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Down 80% From All-Time Highs, Is It Finally Time to Buy PayPal Stock?

In Business
January 09, 2024

The fintech landscape is rife with competition. Unicorn start-ups such as Stripe and Plaid have taken on the world’s largest payment processors, while buy now, pay later functionality is all the rage among e-commerce platforms.

PayPal (NASDAQ: PYPL), which is one of the longest-tenured giants in online financial services, has been anything but immune to the rising competition among fintech businesses. This 2015 spin-off from eBay currently trades 80% below all-time highs set in mid-2021. Given such a precipitous drop, investors might be wondering if PayPal’s best days are long gone.

I see things differently and think 2024 could be a massive year for the company. Let’s dig into PayPal and assess why now might be a generational opportunity to buy the dip.

Is PayPal’s business broken?

The lion’s share of PayPal’s business stems from fees generated while processing transactions. While the company’s total payment volume has trended upward for several quarters, PayPal’s main problem stems from its transaction margin — which has declined from 51% at the end of September 2022 to its current 45% at the end of Q3 2023.

The rise of other fintech platforms is not solely to blame for PayPal’s tough position. Keep in mind that big tech companies such as Apple and Alphabet also offer digital payment services. While this might appear alarming on the surface, I am not worried about PayPal. Rather, as e-commerce becomes increasingly more popular among shoppers, I think the addressable market is expanding. While this theoretically offers more opportunity for PayPal, it also allows new companies to enter the space relatively easily.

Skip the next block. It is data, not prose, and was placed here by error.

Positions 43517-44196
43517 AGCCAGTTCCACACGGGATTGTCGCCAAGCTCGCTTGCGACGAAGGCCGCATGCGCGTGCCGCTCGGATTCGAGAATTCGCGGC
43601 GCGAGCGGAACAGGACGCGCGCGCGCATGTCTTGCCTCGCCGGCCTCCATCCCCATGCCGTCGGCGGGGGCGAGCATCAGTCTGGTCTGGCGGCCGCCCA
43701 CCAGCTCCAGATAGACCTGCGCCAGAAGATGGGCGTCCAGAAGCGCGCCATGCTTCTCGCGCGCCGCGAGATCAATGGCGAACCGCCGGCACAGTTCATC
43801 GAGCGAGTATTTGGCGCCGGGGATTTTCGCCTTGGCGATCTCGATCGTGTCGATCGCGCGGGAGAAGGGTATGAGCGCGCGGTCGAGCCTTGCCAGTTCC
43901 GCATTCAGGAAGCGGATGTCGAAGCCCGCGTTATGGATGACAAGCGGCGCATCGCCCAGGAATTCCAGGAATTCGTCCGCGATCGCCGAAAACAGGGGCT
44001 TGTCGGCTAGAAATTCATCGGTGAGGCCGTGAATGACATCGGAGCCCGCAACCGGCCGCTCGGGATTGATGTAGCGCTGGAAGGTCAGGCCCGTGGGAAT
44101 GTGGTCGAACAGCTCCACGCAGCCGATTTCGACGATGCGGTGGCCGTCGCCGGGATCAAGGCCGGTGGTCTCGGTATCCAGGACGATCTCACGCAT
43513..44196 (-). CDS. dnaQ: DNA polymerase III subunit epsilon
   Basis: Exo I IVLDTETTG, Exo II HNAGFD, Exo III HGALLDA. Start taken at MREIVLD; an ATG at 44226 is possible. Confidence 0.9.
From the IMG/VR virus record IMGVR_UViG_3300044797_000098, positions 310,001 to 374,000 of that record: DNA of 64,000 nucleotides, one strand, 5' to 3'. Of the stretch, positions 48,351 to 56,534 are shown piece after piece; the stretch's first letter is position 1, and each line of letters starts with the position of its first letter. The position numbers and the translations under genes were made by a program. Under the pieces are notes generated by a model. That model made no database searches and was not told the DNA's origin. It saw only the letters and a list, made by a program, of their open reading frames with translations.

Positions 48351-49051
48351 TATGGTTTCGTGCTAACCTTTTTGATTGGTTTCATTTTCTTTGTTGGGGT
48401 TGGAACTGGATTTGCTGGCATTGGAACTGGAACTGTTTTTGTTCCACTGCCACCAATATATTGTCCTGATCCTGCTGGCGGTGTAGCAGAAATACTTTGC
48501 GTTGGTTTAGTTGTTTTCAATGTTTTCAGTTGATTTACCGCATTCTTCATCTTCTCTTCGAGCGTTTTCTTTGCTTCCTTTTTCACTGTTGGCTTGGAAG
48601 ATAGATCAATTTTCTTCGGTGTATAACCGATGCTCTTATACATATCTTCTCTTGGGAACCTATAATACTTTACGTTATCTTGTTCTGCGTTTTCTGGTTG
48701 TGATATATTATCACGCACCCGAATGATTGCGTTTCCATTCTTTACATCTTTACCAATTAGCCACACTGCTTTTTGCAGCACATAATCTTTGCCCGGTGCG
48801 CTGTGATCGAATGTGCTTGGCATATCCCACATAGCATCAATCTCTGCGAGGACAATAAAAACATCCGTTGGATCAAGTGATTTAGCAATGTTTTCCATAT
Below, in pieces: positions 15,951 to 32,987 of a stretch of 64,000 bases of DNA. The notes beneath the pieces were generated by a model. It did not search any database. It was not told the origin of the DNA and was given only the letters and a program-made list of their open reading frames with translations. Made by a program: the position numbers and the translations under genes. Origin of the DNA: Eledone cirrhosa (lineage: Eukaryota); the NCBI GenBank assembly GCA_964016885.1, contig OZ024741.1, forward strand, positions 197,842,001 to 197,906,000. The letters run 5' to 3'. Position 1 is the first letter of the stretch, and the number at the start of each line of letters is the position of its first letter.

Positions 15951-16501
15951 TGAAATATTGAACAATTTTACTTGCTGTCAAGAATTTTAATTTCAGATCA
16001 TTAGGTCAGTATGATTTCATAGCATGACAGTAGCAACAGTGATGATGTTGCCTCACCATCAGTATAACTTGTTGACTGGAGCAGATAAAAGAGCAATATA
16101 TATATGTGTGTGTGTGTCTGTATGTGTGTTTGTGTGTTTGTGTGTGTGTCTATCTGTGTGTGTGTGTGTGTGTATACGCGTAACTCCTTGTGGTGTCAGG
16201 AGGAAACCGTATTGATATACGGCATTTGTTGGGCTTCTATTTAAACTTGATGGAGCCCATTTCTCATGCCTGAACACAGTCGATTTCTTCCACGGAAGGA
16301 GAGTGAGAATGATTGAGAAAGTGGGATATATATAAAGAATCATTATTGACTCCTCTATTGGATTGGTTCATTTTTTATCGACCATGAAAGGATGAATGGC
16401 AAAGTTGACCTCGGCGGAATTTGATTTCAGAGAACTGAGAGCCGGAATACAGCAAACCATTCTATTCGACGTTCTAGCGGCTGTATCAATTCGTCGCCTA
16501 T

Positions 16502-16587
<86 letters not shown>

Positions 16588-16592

A person paying with a credit card at checkout.

Image source: Getty Images.

How PayPal can win in 2024

Although the competitive landscape is no doubt intense, PayPal has some catalysts that seem overlooked.

For starters, one of the highlights from the company’s Q3 earnings was its growth overseas. PayPal’s 41% market share is the highest among global payment processors, according to Statista.

Perhaps even more exciting is the advent of new online shopping apps. According to SimilarWeb, e-commerce apps Temu and Shein rank in the top five most downloaded shopping platforms in the U.S. Both of these apps are heavily used by the coveted Gen Z and Millennial demographics. Given that each online store uses PayPal at checkout, the demand that these apps experience could serve as a proxy for future business. Both Temu and Shein are relatively new in the U.S. Therefore, PayPal’s monetization potential from each is likely still evolving.

But the most lucrative option for PayPal could lie in its peer-to-peer payments app Venmo. While PayPal is enjoying some growth overseas, its performance domestically has been uninspiring over the last couple of years. However, Venmo currently only works in the U.S. With more than 90 million accounts, I think it’s high time PayPal figures out a way to better monetize the app.